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Op-Ed: Rep. Cook: US should remain an active partner of NATO to ensure global stability

Staff Sgt. Dana Fernkas, 756th Air Refueling Squadron, refuels a Royal Norwegian Air Force F-16 during the 2011 Northern Viking exercise here June 7. Northern Viking tests the capabilities of Iceland and the country's NATO allies. (U.S. Air Force photo released/Tech. Sgt. Steve Lewis)
December 14, 2017

The North Atlantic Treaty Organization (NATO) remains a critical military organization for the safety and stability of Europe and the North Atlantic Region. It was created 68 years ago to protect the smaller European countries from the threat of a large Soviet adversary to their East. Though the threats and missions have shifted over the years, and some countries’ commitments to the organization have wavered, Europe is now back to having a large, unpredictable Russian threat. I believe NATO is essential to global stability, and as long as all NATO countries fulfill their treaty responsibilities, it’s in our best interest to remain an active partner.

The Russian threat is real and has grown over the last few years. Russia’s 2008 war with the country of Georgia, its 2014 annexation of Crimea, and its involvement in Eastern Ukraine, show that the Russians have a willingness to use force to expand their influence. They continue to fly military aircraft in and around NATO airspace and NATO assets, including several unsafe flights near Navy ships and aircraft. Russia also recently completed one of their largest military exercises, Zapad 2017, that experts say show a focus on defeating NATO and was intended to sew doubt and insecurity in its regional neighbors.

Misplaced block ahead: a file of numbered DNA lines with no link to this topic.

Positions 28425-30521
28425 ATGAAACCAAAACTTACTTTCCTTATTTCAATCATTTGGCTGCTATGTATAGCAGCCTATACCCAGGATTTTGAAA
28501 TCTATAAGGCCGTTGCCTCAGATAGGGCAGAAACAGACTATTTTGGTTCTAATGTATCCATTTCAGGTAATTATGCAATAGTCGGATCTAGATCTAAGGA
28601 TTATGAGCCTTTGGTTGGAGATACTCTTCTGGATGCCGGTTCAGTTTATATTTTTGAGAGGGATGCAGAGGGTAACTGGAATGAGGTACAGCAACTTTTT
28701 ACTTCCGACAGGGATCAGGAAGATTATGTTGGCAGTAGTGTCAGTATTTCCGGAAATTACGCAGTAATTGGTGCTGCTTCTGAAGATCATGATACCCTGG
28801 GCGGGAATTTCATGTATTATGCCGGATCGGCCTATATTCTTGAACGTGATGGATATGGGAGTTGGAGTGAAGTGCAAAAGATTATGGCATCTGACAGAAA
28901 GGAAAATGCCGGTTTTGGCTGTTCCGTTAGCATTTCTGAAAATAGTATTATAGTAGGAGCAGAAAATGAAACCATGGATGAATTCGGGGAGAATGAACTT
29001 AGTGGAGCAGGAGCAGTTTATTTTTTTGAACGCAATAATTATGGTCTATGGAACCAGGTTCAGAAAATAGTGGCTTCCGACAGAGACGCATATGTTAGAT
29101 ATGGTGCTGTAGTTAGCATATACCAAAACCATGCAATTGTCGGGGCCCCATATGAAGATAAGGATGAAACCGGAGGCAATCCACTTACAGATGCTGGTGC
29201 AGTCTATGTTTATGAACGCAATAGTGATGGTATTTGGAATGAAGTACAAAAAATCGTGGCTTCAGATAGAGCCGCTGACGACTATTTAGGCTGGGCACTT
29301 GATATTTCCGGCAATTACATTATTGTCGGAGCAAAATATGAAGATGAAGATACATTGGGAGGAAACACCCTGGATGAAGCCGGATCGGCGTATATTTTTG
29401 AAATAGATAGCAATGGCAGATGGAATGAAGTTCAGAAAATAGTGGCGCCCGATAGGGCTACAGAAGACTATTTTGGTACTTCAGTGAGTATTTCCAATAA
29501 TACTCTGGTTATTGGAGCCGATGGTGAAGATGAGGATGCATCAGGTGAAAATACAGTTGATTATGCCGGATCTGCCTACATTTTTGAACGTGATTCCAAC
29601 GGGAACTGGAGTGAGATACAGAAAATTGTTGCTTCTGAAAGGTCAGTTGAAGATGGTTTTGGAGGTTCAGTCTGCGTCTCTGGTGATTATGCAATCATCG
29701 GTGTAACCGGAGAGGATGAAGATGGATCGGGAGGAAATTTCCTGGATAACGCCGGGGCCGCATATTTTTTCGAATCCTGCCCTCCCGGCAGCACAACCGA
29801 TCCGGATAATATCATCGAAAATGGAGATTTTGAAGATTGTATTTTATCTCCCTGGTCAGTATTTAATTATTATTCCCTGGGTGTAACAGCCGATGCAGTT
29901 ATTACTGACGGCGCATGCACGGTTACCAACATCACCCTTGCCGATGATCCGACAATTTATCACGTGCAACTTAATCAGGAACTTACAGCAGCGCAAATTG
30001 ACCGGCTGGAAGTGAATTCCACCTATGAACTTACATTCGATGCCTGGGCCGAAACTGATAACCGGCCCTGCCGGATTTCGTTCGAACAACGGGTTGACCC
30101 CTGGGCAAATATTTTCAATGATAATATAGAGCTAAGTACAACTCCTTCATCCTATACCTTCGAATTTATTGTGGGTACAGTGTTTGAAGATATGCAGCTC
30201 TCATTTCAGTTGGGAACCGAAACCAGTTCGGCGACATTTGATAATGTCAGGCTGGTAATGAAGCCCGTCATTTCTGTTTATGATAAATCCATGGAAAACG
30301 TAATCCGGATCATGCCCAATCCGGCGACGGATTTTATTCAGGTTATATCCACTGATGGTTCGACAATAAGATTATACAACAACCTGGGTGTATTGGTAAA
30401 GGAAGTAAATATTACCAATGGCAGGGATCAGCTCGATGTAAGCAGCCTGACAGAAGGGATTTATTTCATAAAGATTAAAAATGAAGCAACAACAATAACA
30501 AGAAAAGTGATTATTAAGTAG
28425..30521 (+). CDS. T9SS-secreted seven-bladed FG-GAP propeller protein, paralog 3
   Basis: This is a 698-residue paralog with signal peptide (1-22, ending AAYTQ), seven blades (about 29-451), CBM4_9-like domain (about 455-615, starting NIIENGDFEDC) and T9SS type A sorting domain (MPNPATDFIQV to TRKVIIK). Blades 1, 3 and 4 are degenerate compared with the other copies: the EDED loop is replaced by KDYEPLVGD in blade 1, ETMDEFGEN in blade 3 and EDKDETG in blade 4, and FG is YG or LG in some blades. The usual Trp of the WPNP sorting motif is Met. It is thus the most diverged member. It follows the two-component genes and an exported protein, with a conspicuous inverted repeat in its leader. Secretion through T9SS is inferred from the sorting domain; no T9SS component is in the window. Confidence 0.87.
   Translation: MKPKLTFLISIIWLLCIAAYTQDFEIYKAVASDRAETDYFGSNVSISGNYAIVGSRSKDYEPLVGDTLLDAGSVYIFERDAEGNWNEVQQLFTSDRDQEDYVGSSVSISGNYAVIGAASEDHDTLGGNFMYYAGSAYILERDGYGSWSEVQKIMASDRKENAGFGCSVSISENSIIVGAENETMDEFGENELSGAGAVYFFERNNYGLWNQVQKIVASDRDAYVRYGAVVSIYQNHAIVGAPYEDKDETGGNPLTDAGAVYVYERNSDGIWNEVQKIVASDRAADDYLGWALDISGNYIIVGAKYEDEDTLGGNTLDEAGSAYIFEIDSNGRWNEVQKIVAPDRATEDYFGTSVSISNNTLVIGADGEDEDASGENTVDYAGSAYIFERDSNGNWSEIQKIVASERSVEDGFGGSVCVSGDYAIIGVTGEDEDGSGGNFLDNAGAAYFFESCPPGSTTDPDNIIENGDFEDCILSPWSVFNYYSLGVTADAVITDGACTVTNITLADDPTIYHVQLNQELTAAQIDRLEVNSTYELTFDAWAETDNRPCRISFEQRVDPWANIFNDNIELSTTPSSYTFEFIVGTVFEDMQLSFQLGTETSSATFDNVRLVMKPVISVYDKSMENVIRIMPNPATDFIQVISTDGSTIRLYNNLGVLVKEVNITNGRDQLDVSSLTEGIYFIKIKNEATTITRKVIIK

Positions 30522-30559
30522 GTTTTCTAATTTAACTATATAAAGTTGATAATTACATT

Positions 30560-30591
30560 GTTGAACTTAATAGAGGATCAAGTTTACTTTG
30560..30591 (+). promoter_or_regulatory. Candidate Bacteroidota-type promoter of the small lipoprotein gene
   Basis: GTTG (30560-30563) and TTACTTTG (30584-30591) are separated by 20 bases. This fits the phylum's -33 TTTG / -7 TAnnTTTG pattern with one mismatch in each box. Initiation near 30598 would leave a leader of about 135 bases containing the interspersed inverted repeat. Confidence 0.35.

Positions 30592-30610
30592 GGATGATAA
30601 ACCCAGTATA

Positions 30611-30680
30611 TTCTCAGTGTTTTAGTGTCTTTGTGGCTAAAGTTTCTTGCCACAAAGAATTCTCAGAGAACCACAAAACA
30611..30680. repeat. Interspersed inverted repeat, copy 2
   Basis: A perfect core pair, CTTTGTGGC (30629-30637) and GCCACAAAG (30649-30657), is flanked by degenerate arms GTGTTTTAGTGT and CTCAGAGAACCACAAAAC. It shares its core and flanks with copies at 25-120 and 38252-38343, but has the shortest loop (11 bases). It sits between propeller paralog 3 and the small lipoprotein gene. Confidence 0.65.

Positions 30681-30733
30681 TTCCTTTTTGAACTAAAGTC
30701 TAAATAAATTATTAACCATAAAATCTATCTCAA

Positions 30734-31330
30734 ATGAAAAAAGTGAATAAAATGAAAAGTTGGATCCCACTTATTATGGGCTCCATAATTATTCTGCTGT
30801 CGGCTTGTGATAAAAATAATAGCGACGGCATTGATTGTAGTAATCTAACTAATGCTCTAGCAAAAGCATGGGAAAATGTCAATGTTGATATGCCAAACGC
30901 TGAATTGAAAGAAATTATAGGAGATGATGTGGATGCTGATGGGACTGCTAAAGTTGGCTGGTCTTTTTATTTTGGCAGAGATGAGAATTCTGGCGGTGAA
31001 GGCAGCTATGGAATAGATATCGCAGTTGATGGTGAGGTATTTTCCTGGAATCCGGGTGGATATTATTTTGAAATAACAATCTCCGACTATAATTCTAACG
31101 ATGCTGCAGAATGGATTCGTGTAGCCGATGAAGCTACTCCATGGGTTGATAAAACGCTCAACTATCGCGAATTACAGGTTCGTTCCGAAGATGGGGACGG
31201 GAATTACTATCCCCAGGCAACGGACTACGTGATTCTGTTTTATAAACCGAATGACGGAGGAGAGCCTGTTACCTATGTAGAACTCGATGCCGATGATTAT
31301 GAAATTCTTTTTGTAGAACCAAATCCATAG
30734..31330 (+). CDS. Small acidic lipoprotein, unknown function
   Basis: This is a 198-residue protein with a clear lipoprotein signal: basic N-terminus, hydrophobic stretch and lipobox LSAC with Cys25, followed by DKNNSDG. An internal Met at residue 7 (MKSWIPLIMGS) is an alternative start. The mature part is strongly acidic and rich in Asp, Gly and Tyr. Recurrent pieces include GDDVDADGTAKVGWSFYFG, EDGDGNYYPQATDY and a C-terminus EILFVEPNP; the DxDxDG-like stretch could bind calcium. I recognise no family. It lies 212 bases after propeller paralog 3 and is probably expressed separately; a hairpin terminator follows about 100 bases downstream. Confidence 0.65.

Russia’s most egregious actions were those against Georgia and Ukraine, but it should be noted that none of these areas were under NATO’s protection. As a whole, NATO presents a deterrent through strength that Russia has not challenged militarily. This is critical for small NATO countries like Lithuania, who has a military budget smaller than Georgia’s and has been the victim of cyber-attacks from Russia; inconveniently located between Greater Russia and the dislocated Russian port city of Kaliningrad. Without NATO, the risk to small countries is much higher, increasing the overall risk of global instability as larger countries could be pulled into the conflict.

Membership in NATO provides important security for member countries, but it does not relieve countries from the responsibility of maintaining a capable military at agreed upon levels. In the past, there have been significant differences between contributions of member countries, with some countries not meeting expectations for this collective security agreement. But the growing Russian threat and increased pressure from the new US administration has begun to reverse that trend. NATO countries are showing progress towards reaching the previous goal of spending 2% of their Gross Domestic Product on their military.     

NATO needs to continue reforming, but I believe the value of a strong deterrent force in Europe is worthy of US participation. I served as a Marine in a time period when we understood the threat of an unchecked Soviet Union. Unfortunately, the fall of the Berlin Wall did not permanently end the threat of an aggressive, destabilizing Russia, so I see a very similar threat now as I did then. A strong NATO that includes proportional support by all its members will remain a necessity for the near future to ensure a more stable Europe and world.

Col. Paul Cook (Ret.) represents California’s 8th Congressional District and currently serves on the House Armed Services, Foreign Affairs, and Natural Resources committees. He served in the United States Marine Corps for 26 years, earning two Purple Hearts and the Bronze Star Medal with a V for Valor.

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